Michael Bates, arguably the most enterprising landscape contractor in the Sydney region, reflects on his education as a gardener in this excerpt from his recent book, The New Australian Garden.
As I stand in my lounge room, with the fire lit and a nice single-malt whisky on the coffee table, I survey my library in preparation for writing this introduction. A warm sense of wellbeing washes over me as I think about the decades spent collecting these books, and the hours devoted to arranging and rearranging them into groups – an impossible and endlessly pleasurable task.
These quiet evenings – usually solitary, but sometimes shared with a few other gardeners – are a great joy. Books are strewn about, open on top of each other. Ideas flow, with no pressure to produce anything or to devise a creative solution to a difficult situation. There’s just an immersion in garden images, places for the mind to wander aimlessly.
Sometimes on these evenings, a coherent path of investigation ensues, but mainly it’s a mental marination during which spice and texture are added to my visual memory banks.
It’s also an affirming process of looking back at the influences felt and lessons learned. In this introduction, I will try to tease out a coherent ramble of the distilled wisdom gained from books, the internet and study tours that has shaped my thinking around the New Australian Garden concept.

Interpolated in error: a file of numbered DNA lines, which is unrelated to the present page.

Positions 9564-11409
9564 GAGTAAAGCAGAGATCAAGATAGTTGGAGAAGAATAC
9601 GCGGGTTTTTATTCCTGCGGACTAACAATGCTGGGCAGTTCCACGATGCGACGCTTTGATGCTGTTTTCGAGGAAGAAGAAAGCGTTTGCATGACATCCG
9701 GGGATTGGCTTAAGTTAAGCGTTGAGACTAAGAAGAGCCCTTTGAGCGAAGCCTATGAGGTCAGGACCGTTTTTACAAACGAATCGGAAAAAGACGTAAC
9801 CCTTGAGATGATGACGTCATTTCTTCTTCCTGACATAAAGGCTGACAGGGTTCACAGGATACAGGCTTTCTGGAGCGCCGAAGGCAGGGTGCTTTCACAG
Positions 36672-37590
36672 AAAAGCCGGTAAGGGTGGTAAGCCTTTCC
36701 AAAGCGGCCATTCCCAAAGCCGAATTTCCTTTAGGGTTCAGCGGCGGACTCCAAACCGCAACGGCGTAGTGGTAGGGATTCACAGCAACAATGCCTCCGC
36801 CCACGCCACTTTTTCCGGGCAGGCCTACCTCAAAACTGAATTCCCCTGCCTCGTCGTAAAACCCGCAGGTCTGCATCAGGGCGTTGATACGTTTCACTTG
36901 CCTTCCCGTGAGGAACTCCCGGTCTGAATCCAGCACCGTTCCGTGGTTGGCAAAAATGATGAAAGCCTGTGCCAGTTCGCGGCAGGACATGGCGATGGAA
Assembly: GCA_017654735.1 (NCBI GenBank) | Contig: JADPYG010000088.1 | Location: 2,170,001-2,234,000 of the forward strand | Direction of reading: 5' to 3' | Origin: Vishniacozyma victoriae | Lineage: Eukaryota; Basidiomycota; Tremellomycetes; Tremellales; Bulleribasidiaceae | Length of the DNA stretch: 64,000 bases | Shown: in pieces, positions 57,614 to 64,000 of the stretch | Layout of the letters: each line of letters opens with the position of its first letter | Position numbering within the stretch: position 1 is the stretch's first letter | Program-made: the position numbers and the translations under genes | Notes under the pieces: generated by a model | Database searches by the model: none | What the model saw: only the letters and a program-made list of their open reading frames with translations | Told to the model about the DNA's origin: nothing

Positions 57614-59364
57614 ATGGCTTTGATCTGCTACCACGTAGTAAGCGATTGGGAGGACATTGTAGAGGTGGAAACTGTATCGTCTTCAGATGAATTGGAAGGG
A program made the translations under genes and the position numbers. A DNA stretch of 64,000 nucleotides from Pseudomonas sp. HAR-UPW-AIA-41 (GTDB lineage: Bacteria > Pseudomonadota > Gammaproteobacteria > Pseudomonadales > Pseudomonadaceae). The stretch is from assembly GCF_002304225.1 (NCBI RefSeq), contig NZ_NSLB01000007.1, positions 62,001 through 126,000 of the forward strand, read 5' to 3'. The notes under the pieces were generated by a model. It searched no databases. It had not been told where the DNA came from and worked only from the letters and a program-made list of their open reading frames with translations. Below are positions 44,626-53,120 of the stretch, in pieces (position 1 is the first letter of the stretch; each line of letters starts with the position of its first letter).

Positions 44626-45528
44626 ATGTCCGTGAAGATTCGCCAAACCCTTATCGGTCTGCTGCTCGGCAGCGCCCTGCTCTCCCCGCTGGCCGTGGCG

My first memory of actual garden making is working with my father on a rockery creation in the early to mid-1970s. I don’t know how old I was at the time, but I was swinging a mattock into the hard clay of the western suburbs of Sydney. This early introduction to heavy soils served me well in my later career.
We were making a concrete mowing-edge border for the rockery. The garden had two artfully arranged sandstone boulder clusters surrounded by large river pebbles, and it was planted with pampas grass, a species of Yucca and an Agave americana. It was the quintessential Palm Springs-inspired modernist piece outside our suburban brick-veneer home.
Looking back at that time, my parents were obviously inspired by an image in some book, and were willing fashion victims as they crafted their garden in an otherwise empty, brand-new suburb. This crafting went on for decades; in fact, I am happy to report that it still continues.